The Washington Post

Cheney released from hospital after ‘remarkable’ recovery

Former vice president Richard B. Cheney was released from Inova Fairfax Hospital on Tuesday, 10 days after receiving a new heart from an undisclosed donor and making a “remarkable” recovery that his doctor said was much faster “than anyone could have hoped for.”

Cheney, 71, had a transplant operation March 24 after a 20-month waiting period during which he was kept alive with an implanted pump that helped his weakened heart keep beating.

“His recovery was remarkable and completely uneventful,” said Jonathan Reiner, Cheney’s longtime cardiologist at George Washington University Hospital.

“He has been walking, he has climbed stairs, and he feels terrific,” he said. “I think his recovery after the surgery far exceeded the most optimistic projections. . . . It is far better than anyone could have hoped for.”

Cheney and his family thanked his doctors at Inova and GWU hospitals, the nursing staff at the Inova heart center’s intensive-care unit, and the donor and donor’s family “for this remarkable gift,” aide Kara Ahern said in a statement announcing Cheney’s departure from the hospital.

Reiner gave special acknowledgment to “world-class” care from Cheney’s surgeons, Alan Speir and Anthony Rongione, and Shashank Desai, medical director of Inova’s heart-transplant program.

Cheney’s odds of survival are good. About 70 percent of people who have the kind of mechanical device Cheney did — a continuous-flow “left-ventricular assist device” (LVAD) — survive at least six years after they get a new heart, according to data compiled by the Texas-based International Society for Heart & Lung Transplantation.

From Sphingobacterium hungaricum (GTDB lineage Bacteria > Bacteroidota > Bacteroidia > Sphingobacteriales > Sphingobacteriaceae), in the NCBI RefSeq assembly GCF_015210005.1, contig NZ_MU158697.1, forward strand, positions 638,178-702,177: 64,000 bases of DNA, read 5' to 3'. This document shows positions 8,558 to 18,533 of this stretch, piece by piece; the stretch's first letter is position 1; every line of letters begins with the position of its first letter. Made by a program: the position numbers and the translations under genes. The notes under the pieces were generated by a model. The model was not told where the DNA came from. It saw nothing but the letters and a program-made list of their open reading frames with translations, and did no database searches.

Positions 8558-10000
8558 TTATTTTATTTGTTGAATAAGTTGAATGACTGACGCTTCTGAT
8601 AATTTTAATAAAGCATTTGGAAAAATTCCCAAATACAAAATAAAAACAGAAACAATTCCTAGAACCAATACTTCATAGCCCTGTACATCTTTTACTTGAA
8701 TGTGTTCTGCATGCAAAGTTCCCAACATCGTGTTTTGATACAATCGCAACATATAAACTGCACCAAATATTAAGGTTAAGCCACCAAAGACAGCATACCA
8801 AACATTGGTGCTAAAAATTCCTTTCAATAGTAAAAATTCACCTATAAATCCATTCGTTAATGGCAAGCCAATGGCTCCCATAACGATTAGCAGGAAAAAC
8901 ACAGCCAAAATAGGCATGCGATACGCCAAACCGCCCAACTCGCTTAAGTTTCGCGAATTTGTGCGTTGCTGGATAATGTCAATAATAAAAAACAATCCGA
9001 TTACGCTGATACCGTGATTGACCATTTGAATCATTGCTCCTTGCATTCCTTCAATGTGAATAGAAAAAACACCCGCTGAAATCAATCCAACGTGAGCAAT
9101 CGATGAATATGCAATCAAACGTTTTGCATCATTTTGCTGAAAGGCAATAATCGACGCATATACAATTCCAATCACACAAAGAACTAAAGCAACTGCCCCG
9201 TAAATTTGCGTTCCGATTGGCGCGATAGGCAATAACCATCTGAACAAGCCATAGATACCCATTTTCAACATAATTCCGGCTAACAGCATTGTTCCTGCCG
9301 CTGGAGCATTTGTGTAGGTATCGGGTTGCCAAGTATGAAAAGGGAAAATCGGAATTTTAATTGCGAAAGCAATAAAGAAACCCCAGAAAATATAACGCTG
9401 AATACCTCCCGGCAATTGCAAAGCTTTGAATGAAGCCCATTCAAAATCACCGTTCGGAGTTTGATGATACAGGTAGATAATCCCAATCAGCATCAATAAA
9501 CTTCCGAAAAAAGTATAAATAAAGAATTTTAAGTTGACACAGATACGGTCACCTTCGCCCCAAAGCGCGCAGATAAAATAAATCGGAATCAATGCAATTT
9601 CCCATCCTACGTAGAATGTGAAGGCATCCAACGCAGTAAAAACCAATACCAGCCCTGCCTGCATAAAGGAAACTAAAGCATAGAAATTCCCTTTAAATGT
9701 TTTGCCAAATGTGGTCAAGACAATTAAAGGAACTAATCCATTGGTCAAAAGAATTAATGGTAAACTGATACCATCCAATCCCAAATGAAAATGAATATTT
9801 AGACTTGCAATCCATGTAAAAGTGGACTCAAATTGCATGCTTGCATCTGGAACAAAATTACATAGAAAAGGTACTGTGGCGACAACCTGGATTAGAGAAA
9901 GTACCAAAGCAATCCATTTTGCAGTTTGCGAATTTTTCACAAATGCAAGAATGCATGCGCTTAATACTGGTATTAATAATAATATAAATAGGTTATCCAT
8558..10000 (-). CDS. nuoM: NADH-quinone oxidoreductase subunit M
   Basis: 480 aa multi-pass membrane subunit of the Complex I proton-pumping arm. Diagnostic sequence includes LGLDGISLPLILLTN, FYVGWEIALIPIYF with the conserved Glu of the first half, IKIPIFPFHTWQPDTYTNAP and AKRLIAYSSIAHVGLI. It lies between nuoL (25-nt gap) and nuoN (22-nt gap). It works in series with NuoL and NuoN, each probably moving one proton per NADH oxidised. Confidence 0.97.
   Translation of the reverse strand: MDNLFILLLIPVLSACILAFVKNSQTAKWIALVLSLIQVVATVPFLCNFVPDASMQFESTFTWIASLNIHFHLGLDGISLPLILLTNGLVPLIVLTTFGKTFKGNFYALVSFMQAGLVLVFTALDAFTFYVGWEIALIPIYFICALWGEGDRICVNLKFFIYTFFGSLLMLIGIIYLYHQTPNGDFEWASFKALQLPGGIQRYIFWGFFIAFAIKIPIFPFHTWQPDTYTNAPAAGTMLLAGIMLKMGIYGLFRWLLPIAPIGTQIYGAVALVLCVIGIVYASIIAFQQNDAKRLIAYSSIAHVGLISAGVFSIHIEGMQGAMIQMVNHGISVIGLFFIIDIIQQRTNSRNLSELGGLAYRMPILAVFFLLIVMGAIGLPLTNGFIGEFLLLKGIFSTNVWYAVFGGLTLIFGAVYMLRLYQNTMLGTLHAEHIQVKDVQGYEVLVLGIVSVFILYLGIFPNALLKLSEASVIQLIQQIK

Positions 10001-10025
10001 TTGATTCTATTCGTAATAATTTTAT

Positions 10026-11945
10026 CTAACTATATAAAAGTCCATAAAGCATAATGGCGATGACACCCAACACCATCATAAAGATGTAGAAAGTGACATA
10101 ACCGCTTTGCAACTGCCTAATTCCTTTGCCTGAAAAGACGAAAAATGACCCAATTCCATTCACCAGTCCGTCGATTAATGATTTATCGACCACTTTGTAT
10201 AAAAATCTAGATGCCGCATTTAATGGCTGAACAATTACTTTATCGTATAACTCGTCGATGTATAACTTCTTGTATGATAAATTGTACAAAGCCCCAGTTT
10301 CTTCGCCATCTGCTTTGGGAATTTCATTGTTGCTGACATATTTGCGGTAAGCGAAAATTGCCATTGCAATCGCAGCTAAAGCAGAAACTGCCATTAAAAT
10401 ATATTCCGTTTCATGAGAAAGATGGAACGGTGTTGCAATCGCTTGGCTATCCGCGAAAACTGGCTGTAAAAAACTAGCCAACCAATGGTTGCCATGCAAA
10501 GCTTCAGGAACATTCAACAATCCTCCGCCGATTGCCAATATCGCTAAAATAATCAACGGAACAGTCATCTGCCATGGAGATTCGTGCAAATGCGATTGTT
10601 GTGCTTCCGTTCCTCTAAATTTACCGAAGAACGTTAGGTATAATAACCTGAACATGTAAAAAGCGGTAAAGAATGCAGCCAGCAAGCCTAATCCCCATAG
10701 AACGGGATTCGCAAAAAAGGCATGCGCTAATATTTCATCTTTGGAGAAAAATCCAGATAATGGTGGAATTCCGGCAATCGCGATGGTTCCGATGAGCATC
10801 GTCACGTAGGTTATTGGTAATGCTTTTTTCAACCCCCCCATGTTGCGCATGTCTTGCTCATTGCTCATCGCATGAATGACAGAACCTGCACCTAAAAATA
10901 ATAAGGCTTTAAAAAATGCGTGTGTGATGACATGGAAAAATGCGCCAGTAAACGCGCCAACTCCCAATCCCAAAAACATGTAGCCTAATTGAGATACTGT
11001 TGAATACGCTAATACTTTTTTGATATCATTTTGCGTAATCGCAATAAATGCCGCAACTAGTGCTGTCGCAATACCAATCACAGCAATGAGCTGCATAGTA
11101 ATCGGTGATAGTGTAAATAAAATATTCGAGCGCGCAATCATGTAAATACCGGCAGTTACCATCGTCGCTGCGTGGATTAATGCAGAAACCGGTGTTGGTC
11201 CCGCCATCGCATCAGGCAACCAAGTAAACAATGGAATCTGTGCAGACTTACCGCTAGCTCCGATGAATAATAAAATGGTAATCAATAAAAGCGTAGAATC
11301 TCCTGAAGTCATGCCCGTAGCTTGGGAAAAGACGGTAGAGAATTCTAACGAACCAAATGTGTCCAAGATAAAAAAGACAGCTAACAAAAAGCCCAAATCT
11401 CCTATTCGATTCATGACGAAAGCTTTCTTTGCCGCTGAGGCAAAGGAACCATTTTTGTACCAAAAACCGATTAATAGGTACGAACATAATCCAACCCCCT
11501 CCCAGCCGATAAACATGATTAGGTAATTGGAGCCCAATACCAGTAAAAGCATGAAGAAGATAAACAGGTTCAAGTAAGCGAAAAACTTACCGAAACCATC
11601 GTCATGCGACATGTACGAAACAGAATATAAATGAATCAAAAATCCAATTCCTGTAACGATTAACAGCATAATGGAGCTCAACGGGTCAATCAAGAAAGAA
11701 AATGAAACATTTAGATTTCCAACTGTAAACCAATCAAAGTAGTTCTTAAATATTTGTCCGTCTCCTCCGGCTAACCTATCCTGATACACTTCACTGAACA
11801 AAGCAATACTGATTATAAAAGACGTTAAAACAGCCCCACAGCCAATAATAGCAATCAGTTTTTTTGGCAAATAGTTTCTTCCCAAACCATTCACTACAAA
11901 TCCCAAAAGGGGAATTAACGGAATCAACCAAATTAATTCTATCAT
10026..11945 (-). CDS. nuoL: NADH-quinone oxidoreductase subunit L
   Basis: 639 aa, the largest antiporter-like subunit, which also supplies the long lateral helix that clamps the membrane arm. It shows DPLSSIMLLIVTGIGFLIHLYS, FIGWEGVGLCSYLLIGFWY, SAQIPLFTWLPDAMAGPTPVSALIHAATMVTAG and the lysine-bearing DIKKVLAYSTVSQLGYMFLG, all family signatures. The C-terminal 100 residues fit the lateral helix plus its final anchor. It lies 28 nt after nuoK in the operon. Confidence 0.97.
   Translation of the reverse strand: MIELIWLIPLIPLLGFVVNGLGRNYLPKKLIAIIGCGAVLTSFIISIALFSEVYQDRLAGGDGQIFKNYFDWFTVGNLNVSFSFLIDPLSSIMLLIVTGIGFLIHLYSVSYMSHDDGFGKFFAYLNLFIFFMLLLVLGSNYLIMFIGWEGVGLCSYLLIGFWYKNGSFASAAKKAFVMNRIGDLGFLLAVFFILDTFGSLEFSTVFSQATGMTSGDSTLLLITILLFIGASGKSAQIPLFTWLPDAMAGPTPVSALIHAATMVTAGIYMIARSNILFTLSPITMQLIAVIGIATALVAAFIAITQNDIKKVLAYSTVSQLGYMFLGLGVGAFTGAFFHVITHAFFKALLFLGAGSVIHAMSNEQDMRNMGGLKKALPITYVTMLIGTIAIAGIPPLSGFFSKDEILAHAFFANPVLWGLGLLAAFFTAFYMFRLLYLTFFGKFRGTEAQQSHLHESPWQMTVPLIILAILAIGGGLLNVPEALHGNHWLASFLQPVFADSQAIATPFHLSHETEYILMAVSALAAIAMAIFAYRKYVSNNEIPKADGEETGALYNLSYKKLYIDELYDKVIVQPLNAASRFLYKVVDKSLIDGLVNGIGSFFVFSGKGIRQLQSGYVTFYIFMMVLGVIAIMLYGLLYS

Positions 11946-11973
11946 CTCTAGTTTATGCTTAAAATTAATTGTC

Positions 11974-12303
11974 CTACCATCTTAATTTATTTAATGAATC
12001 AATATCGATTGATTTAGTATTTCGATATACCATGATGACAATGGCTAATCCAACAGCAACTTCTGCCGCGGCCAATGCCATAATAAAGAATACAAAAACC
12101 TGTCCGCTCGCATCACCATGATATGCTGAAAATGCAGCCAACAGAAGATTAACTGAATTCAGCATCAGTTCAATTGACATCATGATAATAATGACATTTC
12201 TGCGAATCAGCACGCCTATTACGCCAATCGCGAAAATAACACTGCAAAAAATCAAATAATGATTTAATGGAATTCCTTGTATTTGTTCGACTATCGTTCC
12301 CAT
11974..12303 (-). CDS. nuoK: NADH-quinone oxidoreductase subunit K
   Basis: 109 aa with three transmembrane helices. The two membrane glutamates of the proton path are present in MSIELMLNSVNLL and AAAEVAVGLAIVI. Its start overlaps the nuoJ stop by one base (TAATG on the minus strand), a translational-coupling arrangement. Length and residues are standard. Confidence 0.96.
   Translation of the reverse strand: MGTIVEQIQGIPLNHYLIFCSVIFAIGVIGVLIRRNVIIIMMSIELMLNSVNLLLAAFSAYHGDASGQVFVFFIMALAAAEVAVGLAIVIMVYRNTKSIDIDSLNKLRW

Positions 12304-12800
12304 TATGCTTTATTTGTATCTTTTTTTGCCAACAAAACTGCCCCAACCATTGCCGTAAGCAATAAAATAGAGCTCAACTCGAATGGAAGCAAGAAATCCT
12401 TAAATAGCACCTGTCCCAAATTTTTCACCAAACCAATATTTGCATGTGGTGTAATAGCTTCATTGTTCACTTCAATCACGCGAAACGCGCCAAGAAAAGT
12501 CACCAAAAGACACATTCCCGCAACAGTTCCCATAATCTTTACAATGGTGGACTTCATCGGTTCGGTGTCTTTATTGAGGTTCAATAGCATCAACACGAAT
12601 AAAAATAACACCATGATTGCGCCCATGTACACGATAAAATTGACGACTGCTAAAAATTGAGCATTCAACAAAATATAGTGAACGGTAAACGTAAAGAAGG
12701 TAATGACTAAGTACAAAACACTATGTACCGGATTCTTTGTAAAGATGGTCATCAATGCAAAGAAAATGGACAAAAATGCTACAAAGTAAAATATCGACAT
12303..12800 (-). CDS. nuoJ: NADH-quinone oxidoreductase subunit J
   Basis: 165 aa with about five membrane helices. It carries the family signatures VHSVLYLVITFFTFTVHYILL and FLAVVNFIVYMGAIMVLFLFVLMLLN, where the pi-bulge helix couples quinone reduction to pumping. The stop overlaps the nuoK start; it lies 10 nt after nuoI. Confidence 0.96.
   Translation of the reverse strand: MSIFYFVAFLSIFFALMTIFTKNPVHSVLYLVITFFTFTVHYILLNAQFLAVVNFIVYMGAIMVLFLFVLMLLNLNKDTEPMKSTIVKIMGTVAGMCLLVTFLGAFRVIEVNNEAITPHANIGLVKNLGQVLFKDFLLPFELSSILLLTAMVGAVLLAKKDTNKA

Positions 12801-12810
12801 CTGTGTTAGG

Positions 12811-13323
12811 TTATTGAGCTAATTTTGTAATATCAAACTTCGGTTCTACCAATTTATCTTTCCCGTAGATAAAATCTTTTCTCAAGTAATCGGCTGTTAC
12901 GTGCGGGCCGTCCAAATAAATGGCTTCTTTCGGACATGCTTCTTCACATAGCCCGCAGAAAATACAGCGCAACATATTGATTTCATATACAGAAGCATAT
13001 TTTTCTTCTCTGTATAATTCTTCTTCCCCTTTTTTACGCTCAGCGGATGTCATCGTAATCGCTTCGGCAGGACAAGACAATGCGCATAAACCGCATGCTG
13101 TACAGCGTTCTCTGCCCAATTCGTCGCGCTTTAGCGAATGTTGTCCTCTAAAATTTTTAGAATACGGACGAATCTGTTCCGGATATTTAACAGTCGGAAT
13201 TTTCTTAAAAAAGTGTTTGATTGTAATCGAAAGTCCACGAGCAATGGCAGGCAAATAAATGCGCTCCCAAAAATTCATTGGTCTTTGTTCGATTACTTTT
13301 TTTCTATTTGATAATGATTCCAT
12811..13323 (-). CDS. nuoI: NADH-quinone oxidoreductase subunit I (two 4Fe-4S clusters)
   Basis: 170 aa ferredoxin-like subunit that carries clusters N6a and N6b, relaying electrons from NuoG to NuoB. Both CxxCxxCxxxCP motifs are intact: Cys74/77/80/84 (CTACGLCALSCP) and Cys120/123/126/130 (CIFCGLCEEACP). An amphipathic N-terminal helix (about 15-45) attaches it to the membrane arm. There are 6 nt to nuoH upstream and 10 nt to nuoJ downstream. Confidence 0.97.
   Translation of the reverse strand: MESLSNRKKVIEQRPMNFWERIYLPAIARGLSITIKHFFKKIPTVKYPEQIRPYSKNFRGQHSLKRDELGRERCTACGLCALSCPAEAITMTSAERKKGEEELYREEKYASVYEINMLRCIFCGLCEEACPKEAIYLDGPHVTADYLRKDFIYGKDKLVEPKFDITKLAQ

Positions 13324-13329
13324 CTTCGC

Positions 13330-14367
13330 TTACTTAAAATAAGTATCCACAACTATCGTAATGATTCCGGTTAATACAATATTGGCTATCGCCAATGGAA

Even 10 years with a good quality of life “would not be an unreasonable expectation,” Reiner said.

Cheney will be monitored for infection and bleeding. He will also be assessed regularly, through heart-muscle biopsies, to make sure his body is not rejecting the donor heart, Reiner said. He will undergo a gradual progression in physical activity, similar to patients recovering from other kinds of heart surgery.

Cheney waited nearly two years for the transplant. His lifelong history of heart disease includes five heart attacks, with the first one in 1978, when he was 37, and the most recent one in 2010. After that attack, surgeons at Inova’s heart institute implanted the pump, a rapidly growing strategy for patients with advanced heart disease.

About 3,000 VADs are put into Americans each year. About 2,500 heart transplants are performed annually in North America, about the same as in 1994.

More than 3,100 people are on a national waiting list to receive a new heart, according to the United Network for Organ Sharing. Who gets a donor heart depends on many variables. The most important one is a person’s clinical condition and immediate availability for surgery.

According to UNOS, 332 people older than 65 received a new heart last year. The majority of transplants occur in 50-to-64-year-olds.

Reiner said Cheney did not receive special treatment. “It didn’t happen. It couldn’t happen. And there is no way to make it happen,” he said. “These lists are managed by autonomous committees and regional transplant organizations.”

Cheney was on one waiting list, he said, at Inova Fairfax. The median waiting time for a heart transplant there is nine months, according to the Scientific Registry of Transplant Recipients, a national database of transplantation statistics.

Reiner declined to provide specifics about Cheney’s insurance, saying only, “The care he received is available to most Americans over the age of 65.”

Staff writer David Brown contributed to this report.

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